Livingston Residents Challenge Town Council on New Budget

Credits: Jessica Marrone Parkes

LIVINGSTON, NJ - The Livingston Town Council gathered to discuss the new budget on Mon., May 14 at the weekly Town Council session. There were many people in attendance who were concerned with the new budget and what they believed to be shortfalls.

Resident Larry Kohn had many doubts over the proposed plan. Kohn said that in prior years he has had other inquiries into the Council proceedings on the budget with the general results being “I didn't receive any answers.”

“The budget preparation process was a farce with the public being excluded,” contended Kohn. “The department head meetings were like listening to an Italian Opera with no program or knowledge of the language, I got the flavor with absolutely no substance.”

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According to Kohn, Mayor Rudy Fernandez “failed to create a situation that would allow the public to follow the discussion” and did not provide any documents used in the hearings about the budget that he had asked the Mayor to disclose. Kohn contended that the previous meetings on the 2013 budget did not discuss many key issues, such as: “tax appeals, salaries, capital projects, revenue data, cost allocations, reserve for uncollected data, Manager recommendations, and other important budgetary aspects,” theorizing that “either you (the Town Council) didn't discuss these items or they occurred in secret meetings that excluded the public.  The Budget Advisory Committee, first appointed with great fanfare because of the expertise they would bring to the process, was MIA.”

Mr. Kohn provided with letters asking for such information, the first dating back to January 2, 2013, which asked for more disclosure.

Kohn went on to ridicule the Township Attorney for not allowing the public to review all the documents elected officials relied upon to reach their decisions, which would be a violation of state regulations, which states that “no later than seven days prior to the public hearing on the budget, each local unit shall make available to the public, such supporting documents that provides appropriate detail covering the makeup of any revenue or appropriation.”

According to a letter sent to Kohn by Township Clerk Glenn Turtletaub, Kohn sent an OPRA request on Apr. 10. Turtletaub responded on Apr. 26, stating that the information requested by Kohn would not be sent to him “on advice of Counsel this material is ‘advisory, consultive and deliberative’ until adoption of the Budget and cannot be provided to you at this time.” Kohn did not receive the information requested in the allotted time period, which as stated should be no later than seven days prior to the public hearing.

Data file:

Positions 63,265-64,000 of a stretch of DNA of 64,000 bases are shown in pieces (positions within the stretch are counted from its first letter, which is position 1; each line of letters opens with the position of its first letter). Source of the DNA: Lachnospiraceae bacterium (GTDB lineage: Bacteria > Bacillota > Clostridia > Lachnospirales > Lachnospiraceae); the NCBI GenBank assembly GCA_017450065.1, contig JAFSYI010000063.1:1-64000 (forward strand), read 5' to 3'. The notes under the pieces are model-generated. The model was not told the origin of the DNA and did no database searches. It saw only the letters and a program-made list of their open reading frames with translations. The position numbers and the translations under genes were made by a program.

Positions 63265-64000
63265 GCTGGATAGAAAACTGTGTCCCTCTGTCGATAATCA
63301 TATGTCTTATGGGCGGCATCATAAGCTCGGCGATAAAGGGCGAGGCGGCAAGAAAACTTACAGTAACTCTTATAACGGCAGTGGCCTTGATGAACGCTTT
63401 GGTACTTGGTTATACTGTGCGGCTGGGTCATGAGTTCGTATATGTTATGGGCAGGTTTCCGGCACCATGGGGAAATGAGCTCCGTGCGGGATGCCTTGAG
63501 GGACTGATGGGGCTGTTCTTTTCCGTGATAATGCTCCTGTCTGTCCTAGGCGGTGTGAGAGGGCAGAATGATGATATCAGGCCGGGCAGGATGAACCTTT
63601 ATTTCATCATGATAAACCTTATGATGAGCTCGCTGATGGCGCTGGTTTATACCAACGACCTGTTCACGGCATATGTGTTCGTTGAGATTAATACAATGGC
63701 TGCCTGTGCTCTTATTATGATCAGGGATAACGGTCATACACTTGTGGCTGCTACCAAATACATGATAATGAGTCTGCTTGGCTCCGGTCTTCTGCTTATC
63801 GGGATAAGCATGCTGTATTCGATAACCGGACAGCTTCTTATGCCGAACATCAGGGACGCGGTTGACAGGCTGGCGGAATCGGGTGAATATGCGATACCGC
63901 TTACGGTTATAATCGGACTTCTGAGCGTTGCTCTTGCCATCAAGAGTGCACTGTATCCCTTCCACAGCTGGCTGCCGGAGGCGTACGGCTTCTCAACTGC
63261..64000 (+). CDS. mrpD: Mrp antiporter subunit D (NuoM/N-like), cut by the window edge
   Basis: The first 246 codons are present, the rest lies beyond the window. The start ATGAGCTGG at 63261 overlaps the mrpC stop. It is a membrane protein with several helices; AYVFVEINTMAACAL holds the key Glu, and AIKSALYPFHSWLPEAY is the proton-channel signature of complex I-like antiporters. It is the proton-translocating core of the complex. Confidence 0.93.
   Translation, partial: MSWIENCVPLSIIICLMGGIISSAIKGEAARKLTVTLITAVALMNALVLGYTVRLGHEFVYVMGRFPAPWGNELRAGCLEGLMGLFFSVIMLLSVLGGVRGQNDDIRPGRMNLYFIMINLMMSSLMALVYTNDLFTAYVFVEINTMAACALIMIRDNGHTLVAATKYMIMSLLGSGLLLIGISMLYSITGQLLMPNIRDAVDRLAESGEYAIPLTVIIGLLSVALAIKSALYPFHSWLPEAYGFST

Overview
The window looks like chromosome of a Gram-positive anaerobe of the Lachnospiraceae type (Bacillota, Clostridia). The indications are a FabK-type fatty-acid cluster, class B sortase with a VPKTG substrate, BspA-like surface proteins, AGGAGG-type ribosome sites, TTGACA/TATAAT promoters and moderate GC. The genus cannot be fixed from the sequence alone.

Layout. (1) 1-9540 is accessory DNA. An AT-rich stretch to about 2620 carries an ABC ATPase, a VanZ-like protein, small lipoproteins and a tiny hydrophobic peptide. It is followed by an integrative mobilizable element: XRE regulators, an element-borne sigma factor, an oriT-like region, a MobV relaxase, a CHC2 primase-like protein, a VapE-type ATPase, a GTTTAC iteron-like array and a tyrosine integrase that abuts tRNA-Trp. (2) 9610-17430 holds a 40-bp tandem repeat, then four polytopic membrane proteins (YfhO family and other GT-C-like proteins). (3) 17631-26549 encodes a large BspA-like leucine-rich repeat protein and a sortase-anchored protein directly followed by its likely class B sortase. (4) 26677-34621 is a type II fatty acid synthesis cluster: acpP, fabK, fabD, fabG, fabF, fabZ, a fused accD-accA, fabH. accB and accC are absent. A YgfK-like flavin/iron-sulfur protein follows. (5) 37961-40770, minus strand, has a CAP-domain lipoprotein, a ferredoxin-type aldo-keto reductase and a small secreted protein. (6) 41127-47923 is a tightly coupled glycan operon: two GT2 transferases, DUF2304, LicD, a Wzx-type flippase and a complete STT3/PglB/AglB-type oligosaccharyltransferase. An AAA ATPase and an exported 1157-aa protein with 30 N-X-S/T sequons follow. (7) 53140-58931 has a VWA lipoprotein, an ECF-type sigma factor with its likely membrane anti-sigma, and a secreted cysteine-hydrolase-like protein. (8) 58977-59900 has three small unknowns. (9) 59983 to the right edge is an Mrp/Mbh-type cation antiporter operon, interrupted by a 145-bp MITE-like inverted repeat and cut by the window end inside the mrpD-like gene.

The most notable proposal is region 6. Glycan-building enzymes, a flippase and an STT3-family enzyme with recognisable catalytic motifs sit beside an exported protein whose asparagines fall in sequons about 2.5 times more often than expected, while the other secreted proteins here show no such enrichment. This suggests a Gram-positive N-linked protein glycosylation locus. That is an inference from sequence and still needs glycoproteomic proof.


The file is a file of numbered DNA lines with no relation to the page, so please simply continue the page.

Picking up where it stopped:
Kohn also failed to see the sustainability in the proposed solution of accelerated tax sales, which negates future tax revenues. He contended that the entire budget presentation was a “propaganda piece designed to place all the blame on (the) East Orange (Water Commission).” The Mayor respectfully disagreed with Mr. Kohn's analysis.

Kohn was also concerned with bond ordinance number 14, 2013 for $3 million with an item for $100,000 entitled “improvements,” where $50,000 was unaccounted for and 50 percent was allocated to Monmouth Court. The Council was unable to answer for the allocation of the other $50,000. Kohn's final remarks were “we never get answers.”

Township Manager Michele Meade gave a presentation with three parts that focused on operations (town services), tax delinquency and tax appeals. She indicated that local revenues have increased from 2005 from 1.8 percent of total revenues to 5.5 percent, with the biggest increase coming from cellular antenna leases. She also said that net revenues after inflation increased by $500,000 and that inter-local revenue had increased as well by 22%.

Meade said that total revenue has seen a decrease, which is mainly due to tax delinquency, and not operations spending. The collection rate has decreased to 97.5 percent, which is the lowest it has been in 15 years. Overall, she said that the total operations budget has been reduced by 14.6 percent costing Livingston residents an average of $19.92 per home per year.      

Meade contended that the tax revenue decrease is mostly due to a large delinquency from the East Orange Water Commission, which owes $2.4 million to Livingston making up about half of the total tax delinquency for the entire township. She said they have been in delinquent status since 2009 and that in 2010, the water commission was legally prohibited from a tax lien sale and a tax appeal was not officially filed until 2011. According to Meade, this “shortfall in tax collection” has caused the loss in total surplus.